Cell phones have become an ever present reality of life, as we constantly carry around devices containing a signficant amounts of personal data. The information on these devices can often be used as part of police investigations. For example, we often see police using cell phone tower data to triangulate a person's location based on their phone. Text messages have become an increasingly common piece of evidence in trials, which leads to the question: can the police search my phone?
The federal government announced two pieces of legislation around the legalization of marijuana. The proposed Cannabis Bill would allow for the possession of small amounts of marijuana for personal use, while downloading the sale and regulation of the drug to the provinces. The Liberals also introduced a bill about Impaired Driving, which deals not only with impairment but also of alcohol, and has raised questions as to whether the changes would survive a constitutional challenge. (See also BC lawyer Sarah Leamon's thoughts on Power and Politics. The bills have raised some important discussions about the criminalization of racialized communities and the prospect of amnesty for past convictions.
As March roared both in and out like a lion, the world of criminal law in Canada saw some important legislative changes and Supreme Court decisions, among other news-worthy cases.
For those with even a passing interest in the news or the criminal justice system, it would seem that the Canadian courts are now overrun with problematic sexual assault cases and judges. We recently saw Robin Camp resign as a federal court judge, after infamously asking why a complainant failed to 'keep her knees' together. A case in Halifax has the public outraged as a judge asserted that even drunks can consent. As public confidence in our court system seems to be shaken, the federal government has cast its gaze on judicial education as a response.
This past weekend, the Criminal Lawyer's Association hosted a conference in Toronto for women defence counsel. The well-attended event provided female defence lawyers, and some students, lots of practical tips and food for thought of our role in the criminal justice system. The conference, now in its third year, grew out of a need for a space for female defence lawyers to talk about specific issues that affect women in private practice. In 2016, the CLA released a report with respect to the Retention of Women in Private Practice, which illustrated the various challenges facing women defence lawyers, from the financial logistics of taking time off to have a child, to the gendered difference of treatment by those in the court system. The conference was one way for defence lawyers to connect and talk about these challenges, while providing space for women to share and celebrate some of their successes.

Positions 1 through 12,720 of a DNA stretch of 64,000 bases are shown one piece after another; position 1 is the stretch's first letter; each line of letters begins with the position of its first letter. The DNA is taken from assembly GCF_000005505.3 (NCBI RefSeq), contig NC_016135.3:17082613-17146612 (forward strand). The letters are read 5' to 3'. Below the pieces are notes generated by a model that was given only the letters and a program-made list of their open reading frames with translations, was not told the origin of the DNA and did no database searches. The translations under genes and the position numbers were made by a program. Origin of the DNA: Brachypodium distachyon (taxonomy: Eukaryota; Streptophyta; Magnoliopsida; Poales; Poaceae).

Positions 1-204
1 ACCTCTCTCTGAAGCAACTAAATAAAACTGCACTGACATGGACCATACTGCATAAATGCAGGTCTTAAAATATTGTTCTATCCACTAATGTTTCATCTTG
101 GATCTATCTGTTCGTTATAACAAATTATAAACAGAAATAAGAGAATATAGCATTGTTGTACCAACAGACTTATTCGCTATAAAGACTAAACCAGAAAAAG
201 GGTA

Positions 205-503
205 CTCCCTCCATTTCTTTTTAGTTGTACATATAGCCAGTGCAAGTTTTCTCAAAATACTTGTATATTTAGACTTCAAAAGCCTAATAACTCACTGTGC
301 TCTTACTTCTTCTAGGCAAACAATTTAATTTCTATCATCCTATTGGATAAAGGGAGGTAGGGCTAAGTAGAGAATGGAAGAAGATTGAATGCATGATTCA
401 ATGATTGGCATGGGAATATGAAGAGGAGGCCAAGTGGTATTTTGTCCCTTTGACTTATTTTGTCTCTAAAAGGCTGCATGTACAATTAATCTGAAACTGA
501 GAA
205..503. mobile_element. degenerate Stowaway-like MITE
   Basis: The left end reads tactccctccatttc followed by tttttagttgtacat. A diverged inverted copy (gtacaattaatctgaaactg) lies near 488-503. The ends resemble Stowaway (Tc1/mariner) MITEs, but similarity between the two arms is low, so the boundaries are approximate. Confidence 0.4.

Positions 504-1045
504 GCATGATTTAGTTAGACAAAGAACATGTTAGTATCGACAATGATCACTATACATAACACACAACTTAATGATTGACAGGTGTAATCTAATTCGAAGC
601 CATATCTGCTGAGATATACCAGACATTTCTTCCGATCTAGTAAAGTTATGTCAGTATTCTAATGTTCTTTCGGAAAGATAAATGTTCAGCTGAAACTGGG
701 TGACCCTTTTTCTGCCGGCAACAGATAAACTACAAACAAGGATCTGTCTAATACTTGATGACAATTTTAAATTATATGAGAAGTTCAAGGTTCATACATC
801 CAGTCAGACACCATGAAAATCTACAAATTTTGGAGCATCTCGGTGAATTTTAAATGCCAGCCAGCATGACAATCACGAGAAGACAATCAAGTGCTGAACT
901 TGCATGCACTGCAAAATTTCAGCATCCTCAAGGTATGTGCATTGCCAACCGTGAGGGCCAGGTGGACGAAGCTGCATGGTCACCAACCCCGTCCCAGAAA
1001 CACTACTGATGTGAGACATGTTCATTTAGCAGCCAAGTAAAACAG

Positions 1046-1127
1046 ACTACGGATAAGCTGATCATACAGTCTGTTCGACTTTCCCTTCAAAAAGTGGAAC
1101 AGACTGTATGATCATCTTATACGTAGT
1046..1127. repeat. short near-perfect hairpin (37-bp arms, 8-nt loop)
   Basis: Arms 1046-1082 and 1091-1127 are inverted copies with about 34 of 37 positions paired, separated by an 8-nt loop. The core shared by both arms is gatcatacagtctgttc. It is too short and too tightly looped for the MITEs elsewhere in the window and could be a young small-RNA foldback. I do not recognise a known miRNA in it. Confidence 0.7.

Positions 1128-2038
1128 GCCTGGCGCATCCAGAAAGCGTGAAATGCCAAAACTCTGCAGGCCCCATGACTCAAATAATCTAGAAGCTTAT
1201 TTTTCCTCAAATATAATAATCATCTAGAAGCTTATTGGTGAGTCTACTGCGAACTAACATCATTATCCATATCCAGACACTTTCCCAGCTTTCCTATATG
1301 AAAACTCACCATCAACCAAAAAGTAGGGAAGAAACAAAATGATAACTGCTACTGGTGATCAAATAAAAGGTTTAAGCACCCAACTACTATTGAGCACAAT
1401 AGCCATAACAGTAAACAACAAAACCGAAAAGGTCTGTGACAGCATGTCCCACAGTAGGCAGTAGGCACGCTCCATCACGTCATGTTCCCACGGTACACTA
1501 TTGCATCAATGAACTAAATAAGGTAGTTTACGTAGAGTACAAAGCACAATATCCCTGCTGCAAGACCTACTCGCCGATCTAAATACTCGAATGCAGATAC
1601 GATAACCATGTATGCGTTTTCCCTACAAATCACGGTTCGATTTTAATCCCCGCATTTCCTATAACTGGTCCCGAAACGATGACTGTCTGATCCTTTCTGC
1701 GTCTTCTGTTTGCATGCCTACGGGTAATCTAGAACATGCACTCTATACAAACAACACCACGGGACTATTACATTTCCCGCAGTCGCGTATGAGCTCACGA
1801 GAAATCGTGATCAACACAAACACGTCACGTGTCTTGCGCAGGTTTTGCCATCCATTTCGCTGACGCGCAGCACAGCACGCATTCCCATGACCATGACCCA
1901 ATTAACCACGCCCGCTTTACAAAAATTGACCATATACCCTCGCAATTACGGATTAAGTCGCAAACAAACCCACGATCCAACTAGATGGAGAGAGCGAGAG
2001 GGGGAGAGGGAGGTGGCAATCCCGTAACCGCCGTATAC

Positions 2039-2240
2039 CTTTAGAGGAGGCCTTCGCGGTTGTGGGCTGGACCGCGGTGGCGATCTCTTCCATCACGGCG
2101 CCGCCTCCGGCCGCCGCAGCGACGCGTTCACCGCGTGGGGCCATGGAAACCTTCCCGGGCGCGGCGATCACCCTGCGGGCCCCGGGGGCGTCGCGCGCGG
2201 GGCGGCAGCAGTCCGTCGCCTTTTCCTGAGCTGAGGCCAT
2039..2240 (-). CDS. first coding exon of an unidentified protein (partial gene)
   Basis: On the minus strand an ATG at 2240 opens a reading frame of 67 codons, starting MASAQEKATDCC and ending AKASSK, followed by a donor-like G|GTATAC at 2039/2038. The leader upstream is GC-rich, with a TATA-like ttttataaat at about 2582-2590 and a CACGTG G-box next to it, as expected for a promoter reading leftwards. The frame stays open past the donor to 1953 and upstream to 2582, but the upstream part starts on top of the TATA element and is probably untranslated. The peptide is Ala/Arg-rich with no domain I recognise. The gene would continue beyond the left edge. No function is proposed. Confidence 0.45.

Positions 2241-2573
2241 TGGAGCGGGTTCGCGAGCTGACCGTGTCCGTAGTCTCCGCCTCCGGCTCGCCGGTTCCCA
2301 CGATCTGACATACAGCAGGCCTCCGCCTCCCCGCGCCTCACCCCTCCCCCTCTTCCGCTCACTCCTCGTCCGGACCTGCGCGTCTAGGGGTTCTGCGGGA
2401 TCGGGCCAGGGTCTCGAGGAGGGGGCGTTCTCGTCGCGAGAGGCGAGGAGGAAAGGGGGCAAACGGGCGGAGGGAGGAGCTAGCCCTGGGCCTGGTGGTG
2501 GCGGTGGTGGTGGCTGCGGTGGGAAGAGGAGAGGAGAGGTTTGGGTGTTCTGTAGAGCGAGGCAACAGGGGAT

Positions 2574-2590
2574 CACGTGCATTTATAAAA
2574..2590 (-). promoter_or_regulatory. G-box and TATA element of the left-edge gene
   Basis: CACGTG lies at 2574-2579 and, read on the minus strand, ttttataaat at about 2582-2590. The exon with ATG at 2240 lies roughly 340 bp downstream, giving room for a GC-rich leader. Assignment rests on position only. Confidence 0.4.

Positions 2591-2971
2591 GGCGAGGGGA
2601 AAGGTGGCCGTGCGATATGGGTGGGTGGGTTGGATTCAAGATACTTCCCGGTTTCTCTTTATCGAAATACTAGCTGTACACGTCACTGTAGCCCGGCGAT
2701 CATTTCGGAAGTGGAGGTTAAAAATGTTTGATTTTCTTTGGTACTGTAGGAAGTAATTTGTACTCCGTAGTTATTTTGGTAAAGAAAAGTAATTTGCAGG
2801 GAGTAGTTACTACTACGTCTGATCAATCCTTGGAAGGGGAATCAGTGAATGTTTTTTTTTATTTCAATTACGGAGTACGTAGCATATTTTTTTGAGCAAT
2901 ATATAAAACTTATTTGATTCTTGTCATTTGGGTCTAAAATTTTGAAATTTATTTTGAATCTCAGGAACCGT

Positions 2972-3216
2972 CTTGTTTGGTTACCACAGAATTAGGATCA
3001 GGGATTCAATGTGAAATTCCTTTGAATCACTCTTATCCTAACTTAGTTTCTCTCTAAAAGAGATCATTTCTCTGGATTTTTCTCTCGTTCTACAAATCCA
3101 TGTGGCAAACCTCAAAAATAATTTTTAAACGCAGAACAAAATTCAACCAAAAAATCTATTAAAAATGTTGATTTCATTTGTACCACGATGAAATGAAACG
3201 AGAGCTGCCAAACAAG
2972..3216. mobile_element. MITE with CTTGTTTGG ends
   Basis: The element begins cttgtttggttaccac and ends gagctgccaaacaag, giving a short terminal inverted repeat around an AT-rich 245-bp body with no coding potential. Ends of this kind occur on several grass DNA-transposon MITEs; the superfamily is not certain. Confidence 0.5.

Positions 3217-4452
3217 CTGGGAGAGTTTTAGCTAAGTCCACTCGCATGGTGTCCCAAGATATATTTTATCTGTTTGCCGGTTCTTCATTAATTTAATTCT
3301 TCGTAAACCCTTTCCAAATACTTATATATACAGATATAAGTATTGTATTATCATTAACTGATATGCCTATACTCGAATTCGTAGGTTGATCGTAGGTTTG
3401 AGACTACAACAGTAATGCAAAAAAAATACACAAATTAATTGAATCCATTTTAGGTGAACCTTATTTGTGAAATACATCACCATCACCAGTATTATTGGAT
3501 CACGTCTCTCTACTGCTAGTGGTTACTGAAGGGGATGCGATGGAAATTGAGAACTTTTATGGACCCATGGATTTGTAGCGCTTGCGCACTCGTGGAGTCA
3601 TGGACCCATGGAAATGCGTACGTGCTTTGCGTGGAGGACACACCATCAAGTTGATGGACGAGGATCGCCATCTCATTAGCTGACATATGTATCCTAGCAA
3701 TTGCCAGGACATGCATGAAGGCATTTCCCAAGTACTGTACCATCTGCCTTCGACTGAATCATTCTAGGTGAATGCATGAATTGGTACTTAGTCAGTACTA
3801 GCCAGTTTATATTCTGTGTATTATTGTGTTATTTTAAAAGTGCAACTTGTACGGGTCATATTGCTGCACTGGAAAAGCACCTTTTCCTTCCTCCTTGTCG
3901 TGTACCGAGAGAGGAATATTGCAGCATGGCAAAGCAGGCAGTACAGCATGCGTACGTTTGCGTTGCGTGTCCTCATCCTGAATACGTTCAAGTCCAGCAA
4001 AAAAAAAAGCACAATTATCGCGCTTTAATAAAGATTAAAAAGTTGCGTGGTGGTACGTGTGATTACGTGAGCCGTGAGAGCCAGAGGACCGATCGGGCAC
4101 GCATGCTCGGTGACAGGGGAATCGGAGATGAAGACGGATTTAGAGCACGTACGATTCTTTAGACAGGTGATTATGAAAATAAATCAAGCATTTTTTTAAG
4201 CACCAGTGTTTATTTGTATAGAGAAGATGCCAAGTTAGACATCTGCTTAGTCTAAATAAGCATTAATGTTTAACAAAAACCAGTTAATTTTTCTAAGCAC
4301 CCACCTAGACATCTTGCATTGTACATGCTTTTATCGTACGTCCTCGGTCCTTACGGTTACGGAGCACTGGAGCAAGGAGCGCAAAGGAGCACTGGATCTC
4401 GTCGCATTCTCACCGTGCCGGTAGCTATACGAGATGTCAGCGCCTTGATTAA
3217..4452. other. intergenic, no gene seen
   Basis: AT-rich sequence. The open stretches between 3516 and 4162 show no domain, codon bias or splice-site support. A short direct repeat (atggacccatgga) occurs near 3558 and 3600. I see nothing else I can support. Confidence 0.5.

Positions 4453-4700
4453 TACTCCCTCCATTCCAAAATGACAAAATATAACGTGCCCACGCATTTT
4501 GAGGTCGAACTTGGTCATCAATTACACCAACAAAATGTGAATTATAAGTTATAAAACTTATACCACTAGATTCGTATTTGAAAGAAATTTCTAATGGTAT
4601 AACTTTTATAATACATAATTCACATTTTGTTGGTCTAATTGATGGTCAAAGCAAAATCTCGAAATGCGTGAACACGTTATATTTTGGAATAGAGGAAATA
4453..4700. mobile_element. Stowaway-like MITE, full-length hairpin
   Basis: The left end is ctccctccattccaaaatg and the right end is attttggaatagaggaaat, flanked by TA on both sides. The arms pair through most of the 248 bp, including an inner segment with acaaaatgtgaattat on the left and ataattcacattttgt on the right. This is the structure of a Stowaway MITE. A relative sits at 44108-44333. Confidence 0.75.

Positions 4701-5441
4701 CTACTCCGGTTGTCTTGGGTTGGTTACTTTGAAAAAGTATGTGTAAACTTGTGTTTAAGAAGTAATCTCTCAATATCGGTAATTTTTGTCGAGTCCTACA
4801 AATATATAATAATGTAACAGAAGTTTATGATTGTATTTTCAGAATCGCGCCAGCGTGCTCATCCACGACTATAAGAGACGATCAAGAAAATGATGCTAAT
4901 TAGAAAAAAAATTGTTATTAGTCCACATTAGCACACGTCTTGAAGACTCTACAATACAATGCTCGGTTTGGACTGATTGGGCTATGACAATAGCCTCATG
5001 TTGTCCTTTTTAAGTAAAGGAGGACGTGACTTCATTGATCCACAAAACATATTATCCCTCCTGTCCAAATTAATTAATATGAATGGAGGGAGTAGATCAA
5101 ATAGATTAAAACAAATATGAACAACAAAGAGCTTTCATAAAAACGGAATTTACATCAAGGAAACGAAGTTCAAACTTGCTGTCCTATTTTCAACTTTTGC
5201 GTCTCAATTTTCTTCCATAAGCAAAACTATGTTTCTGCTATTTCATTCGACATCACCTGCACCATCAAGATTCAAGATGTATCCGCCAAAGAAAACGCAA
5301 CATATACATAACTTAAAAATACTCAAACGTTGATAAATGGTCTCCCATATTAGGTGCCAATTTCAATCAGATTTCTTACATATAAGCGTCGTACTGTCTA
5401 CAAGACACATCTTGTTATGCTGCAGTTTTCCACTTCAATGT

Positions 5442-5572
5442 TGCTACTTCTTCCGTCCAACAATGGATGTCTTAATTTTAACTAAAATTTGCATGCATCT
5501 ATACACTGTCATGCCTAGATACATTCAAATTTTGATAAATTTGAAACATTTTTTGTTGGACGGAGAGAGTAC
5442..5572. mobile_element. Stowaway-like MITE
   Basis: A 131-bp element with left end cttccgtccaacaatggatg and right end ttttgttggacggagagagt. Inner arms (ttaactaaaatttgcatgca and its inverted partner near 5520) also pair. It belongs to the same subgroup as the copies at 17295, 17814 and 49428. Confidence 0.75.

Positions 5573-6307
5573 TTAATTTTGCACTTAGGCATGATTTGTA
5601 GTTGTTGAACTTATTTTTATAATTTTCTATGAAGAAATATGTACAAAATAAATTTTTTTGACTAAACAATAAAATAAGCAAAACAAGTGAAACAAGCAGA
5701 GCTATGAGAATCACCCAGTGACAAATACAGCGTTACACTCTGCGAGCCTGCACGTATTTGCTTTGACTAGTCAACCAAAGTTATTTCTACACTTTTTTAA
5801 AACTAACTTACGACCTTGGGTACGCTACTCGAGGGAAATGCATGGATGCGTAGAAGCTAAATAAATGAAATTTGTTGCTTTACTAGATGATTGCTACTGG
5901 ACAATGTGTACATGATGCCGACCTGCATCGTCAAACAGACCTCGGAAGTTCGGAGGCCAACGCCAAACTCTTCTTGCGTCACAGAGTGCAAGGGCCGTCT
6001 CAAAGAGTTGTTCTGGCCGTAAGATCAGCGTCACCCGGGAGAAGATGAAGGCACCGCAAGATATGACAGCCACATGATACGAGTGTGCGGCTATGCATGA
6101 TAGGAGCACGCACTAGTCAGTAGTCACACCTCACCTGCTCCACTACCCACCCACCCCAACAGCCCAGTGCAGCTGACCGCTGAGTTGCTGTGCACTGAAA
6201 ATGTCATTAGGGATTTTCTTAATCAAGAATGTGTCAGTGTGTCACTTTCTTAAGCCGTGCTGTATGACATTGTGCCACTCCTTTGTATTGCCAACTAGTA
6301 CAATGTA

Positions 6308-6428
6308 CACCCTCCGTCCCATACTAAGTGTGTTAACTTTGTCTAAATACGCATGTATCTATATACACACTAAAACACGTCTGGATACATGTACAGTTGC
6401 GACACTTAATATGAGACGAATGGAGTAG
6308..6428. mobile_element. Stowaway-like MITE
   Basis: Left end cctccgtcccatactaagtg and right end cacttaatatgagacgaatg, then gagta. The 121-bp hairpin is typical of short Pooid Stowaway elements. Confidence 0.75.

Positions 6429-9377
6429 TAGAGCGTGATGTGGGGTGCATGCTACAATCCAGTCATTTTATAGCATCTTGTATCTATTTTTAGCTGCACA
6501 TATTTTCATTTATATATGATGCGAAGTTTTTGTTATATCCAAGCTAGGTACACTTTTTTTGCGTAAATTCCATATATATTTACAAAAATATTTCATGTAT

espite the overwhelming barrage of news coming from the U.S., there have been plenty of important cases and stories in criminal law here in Canada.
Toronto citizen Waseed Khan filmed the arrest and tasing of a man by the Toronto Police and was told by police that they would seize his phone and that he was going to get HIV from the arrestee spitting in his face. Mr. Khan has filed a complaint with the Ontario Independent Police Review Director to investigate the officer's behaviour. The case has also raised questions of a citizen's right to film police (spoiler: as long as you aren't inferring, you're permitted) and maybe, as argued by Shantal Otchere, it's your civic duty.
It has now been just over six months since one of the most important cases of 2016, R v. Jordan, was released. In it, the Supreme Court of Canada established a presumptive ceiling of 18 months delay in getting a case to trial at the provincial court level. If a case takes longer, then the Crown must prove that the delay is not unreasonable given the circumstances of the case. Otherwise, an accused person's right to a trial in a reasonable time under s. 11(b) are breached, and the case should be stayed.
As more s. 11(b) applications are making their way through the system, we are starting to get a better sense of how lower courts judges are interpreting and applying the case. And so far, some cases have resulted in stays of proceedings. Of course, defence lawyers are only cautiously optimistic about this, knowing that many of these decisions are being appealed and that successes at lower levels of court still stand to be overturned.
As the final hours of 2016 tick away, I am delighted to announce that McElroy Law blog received a 'Clawbie' Canadian Law Blog Award for Best Practitioner Blog. Thanks to everyone who read, shared and provided feedback over the last year. Looking forward to 2017!